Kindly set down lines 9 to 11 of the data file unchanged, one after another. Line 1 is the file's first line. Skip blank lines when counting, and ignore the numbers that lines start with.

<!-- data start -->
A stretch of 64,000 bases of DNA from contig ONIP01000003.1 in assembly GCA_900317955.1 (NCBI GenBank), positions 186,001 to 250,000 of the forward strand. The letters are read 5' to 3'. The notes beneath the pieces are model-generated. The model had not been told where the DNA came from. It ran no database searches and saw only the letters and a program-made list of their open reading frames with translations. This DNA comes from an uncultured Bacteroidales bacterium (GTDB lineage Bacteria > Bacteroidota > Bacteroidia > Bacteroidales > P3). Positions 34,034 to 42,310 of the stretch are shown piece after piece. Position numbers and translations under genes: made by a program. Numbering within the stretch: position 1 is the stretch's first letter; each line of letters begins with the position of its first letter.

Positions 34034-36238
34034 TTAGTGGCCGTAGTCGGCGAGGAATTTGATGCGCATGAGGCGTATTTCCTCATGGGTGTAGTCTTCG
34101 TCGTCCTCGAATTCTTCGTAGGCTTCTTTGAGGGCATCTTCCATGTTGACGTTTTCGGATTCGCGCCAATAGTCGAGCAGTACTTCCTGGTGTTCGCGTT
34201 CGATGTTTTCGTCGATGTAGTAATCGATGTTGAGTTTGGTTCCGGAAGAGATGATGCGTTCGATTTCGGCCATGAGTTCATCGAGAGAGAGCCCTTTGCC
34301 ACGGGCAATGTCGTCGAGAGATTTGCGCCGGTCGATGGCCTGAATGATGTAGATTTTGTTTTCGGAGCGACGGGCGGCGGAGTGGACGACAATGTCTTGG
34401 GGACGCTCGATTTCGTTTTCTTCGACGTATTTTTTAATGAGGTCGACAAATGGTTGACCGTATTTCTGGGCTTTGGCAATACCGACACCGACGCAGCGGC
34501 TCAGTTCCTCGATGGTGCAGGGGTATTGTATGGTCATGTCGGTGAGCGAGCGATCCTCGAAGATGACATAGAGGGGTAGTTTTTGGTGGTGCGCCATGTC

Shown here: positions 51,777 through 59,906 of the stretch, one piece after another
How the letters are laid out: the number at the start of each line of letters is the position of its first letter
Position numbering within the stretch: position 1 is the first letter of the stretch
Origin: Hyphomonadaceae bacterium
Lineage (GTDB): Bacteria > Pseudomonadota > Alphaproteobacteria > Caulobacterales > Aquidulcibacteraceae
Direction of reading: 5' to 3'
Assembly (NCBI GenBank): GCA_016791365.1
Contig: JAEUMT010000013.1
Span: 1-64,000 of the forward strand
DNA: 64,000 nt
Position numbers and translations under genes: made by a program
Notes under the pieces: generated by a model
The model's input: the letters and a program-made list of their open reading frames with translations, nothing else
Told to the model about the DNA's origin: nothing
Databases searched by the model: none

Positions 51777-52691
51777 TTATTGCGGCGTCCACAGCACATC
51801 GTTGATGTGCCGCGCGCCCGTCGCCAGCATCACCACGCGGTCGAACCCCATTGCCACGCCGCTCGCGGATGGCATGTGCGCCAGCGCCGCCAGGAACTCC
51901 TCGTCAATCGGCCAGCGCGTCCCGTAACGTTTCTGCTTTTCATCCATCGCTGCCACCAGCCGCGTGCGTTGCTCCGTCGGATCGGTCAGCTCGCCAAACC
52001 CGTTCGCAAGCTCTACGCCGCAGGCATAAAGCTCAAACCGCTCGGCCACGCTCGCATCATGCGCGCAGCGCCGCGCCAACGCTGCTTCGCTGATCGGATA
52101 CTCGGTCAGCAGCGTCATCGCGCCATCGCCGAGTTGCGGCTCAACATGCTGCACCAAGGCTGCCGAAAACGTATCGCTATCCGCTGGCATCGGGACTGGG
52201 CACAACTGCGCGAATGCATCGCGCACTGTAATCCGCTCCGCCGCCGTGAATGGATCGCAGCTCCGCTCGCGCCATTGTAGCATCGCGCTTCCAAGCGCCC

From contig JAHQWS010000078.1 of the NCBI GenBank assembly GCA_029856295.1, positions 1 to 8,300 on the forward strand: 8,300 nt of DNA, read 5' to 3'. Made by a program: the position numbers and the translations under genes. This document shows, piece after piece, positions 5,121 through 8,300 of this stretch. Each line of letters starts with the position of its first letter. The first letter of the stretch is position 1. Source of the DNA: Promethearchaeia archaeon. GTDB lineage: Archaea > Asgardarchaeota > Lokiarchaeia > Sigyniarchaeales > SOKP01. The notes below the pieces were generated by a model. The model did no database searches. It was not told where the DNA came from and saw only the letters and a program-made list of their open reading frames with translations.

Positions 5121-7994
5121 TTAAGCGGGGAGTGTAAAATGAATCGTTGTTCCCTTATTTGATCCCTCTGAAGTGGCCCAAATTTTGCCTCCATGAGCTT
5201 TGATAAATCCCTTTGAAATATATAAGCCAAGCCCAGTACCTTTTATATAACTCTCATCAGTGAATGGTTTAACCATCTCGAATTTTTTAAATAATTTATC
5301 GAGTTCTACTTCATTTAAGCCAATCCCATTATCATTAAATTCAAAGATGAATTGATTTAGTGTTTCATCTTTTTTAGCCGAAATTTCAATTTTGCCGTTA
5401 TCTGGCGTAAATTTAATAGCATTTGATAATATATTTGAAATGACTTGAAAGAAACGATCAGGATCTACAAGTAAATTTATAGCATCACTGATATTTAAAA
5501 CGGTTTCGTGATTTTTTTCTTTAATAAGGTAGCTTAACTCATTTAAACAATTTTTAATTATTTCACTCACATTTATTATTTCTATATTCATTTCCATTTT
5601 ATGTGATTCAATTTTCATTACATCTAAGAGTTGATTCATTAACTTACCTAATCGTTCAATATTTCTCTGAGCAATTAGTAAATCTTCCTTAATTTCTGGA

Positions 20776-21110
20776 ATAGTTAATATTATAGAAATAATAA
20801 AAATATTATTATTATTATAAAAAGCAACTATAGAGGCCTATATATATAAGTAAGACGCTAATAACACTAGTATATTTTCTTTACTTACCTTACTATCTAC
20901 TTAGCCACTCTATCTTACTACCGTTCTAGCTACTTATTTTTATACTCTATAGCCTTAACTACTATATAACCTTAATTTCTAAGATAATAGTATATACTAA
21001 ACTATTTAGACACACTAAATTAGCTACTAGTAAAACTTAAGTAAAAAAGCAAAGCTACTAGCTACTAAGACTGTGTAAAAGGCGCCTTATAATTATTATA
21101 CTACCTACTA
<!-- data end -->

Shown here: positions 51,777 through 59,906 of the stretch, one piece after another
How the letters are laid out: the number at the start of each line of letters is the position of its first letter
Position numbering within the stretch: position 1 is the first letter of the stretch